27 Apr

Donn Esmonde’s column examines the subject of indecency during prime-time television. Specifically, he was watching an episode of the alleged sitcom “Two and a Half Men”, and characters therein used the word “balls” when referring to their testicles.

The word “balls” can also be defined as “courage”. Is it as indecent when used in that context? Is “he’s got a pair of balls on him” more or less indecent than, “I got kicked in the balls”?

The FCC’s indecency rules apply to on-air programming between the hours of 6am – 10pm, and prohibit the broadcast of:

Material is indecent if, in context, it depicts or describes sexual or excretory organs or activities in terms patently offensive as measured by contemporary community standards for the broadcast medium. In each case, the FCC must determine whether the material describes or depicts sexual or excretory organs or activities and, if so, whether the material is “patently offensive.”

When assessing whether it is “patently offensive”, the FCC uses a three-prong (heh) approach:

(1) whether the description or depiction is explicit or graphic; (2) whether the material dwells on or repeats at length descriptions or depictions of sexual or excretory organs; and (3) whether the material appears to pander or is used to titillate or shock.

It was once thought that the indecency rules applied only to George Carlin’s “Filthy Words”, all of which depict sexual or excretory functions or activity using “swear” or “curse” words as commonly understood in our society. The FCC has expanded that definition. Although “balls” is not one of the seven dirty words, the FCC has expanded the definition in a vague, unpredictable, and overbroad way. In other words, using the word “penis” could be found to be indecent if the use of the word wasn’t clinical, but used to titillate or shock. So, Oprah could get away with it, but Howard Stern couldn’t. But the word “penis” itself, while it may describe a sexual organ, is not “patently offensive”. I think the FCC has gotten away with murder on this topic for far too long.

So, the question is whether “balls” is patently offensive for the broadcast community (i.e., the whole nation) is an open one, and one would think that this question is one best answered by a judge or jury – not a small group of FCC Commissioners. Esmonde suggests that words like that shouldn’t be broadcast until 10pm to prevent him from embarrassment in the presence of his 12 and 15 year-old kids.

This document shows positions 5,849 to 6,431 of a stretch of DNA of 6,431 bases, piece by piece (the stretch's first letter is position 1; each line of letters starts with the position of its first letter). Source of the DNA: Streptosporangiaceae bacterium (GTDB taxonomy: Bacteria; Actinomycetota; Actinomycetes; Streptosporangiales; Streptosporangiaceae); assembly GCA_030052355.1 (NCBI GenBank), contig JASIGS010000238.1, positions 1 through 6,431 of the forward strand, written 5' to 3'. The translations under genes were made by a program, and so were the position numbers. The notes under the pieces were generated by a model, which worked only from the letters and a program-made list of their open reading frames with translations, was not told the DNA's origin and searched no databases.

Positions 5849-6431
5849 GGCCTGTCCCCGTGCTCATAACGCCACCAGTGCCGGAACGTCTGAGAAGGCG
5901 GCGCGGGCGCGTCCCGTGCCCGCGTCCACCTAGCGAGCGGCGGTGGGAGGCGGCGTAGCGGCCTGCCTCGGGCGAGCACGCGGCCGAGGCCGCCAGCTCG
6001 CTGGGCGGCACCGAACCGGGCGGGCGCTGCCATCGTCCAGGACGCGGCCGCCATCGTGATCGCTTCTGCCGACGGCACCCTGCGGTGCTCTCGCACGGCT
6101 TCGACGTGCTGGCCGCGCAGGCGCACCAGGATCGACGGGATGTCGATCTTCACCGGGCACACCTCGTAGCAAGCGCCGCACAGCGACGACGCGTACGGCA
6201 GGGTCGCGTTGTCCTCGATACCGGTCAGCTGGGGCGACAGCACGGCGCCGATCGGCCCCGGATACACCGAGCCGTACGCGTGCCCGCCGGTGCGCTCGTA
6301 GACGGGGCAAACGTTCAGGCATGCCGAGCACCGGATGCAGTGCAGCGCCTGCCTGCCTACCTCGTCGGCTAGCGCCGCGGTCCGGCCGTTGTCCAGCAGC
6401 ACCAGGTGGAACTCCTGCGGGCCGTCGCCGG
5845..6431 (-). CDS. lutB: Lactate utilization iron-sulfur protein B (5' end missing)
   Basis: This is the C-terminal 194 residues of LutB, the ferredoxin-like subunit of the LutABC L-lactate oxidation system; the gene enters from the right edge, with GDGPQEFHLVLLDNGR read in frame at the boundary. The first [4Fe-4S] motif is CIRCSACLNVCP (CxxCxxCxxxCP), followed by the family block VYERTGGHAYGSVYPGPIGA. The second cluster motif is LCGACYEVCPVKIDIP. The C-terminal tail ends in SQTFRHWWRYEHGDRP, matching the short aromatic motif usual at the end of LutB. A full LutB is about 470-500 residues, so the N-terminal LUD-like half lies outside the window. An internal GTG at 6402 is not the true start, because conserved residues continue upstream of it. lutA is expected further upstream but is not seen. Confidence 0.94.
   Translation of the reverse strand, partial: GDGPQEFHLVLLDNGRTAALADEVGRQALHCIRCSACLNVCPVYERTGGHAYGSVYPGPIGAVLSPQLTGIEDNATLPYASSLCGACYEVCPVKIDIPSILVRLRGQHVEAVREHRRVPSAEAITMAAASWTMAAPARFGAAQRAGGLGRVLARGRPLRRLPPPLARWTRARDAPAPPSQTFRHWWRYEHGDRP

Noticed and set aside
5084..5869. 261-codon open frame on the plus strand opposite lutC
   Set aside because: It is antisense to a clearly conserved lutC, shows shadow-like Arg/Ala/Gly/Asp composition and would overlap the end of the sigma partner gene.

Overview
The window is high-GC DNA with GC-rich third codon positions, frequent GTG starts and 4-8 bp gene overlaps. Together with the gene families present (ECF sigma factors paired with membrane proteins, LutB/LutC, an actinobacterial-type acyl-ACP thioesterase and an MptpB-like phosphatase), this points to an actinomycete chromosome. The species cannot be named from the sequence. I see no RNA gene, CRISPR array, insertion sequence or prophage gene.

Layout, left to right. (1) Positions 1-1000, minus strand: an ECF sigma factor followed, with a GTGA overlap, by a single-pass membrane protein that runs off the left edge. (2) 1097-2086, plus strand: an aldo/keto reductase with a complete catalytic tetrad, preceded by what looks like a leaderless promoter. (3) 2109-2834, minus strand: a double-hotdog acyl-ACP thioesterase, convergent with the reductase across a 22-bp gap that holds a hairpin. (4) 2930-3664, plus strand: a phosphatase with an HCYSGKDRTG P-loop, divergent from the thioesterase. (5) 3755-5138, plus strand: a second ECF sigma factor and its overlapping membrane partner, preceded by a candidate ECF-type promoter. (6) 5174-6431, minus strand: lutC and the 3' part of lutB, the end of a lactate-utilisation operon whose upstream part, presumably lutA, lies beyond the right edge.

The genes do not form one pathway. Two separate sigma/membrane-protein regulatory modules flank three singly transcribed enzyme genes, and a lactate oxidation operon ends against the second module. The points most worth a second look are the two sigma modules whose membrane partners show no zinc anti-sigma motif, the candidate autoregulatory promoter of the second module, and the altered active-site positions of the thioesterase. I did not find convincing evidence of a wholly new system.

Under FCC rules, it is completely legal for broadcast television to broadcast the word “fuck” after 10pm, much less “balls”. But also, the indecency rules aren’t set up to protect dads from feeling uncomfortable. It’s specifically to protect tender young children from hearing dirty words during times they are generally awake.

But really, what’s indecent is that networks can put on utter dreck like “Two and a Half Men” on network television, that it gets high ratings, and wins Emmys. I don’t think I’ve ever met anyone who watches that. A 30-minute sitcom with a live studio audience making sex jokes? What is this, 1988?

5 Responses to “Ballin'”

  1. Terry April 27, 2008 at 9:09 am #

    Not only do I watch it..I enjoy it. Worse, I find myself rapidly falling into a “Charlie” type syndrome…last evening I picked up a wine glass that I had purchased a few months back for a woman and I couldn’t recall the woman’s name….The value of the show lies not in it’s dialog and semantics, but in it’s portrayal of male/female relationships and the absurdities that lie therein…

  2. TseTse April 27, 2008 at 3:35 pm #

    Esmonde is offended by the word balls because he has a vagina.

  3. Mike In WNY April 27, 2008 at 4:12 pm #

    The dilemma of the use of the word “balls” is easily addressed by the use of the power or channel selector buttons on a TV. No monies need be spent for a courtroom resolution or an FCC ruling.

  4. Dan April 28, 2008 at 8:31 am #

    > What is this, 1988?

    In Buffalo? Do you even need to ask that?

  5. hank April 28, 2008 at 3:55 pm #

    The last time I lived in Buffalo was 1988 on the USA calendar, but I think it was 1975 in Buffalo.

    Mike in WNY and I rarely agree-but he nailed that one.

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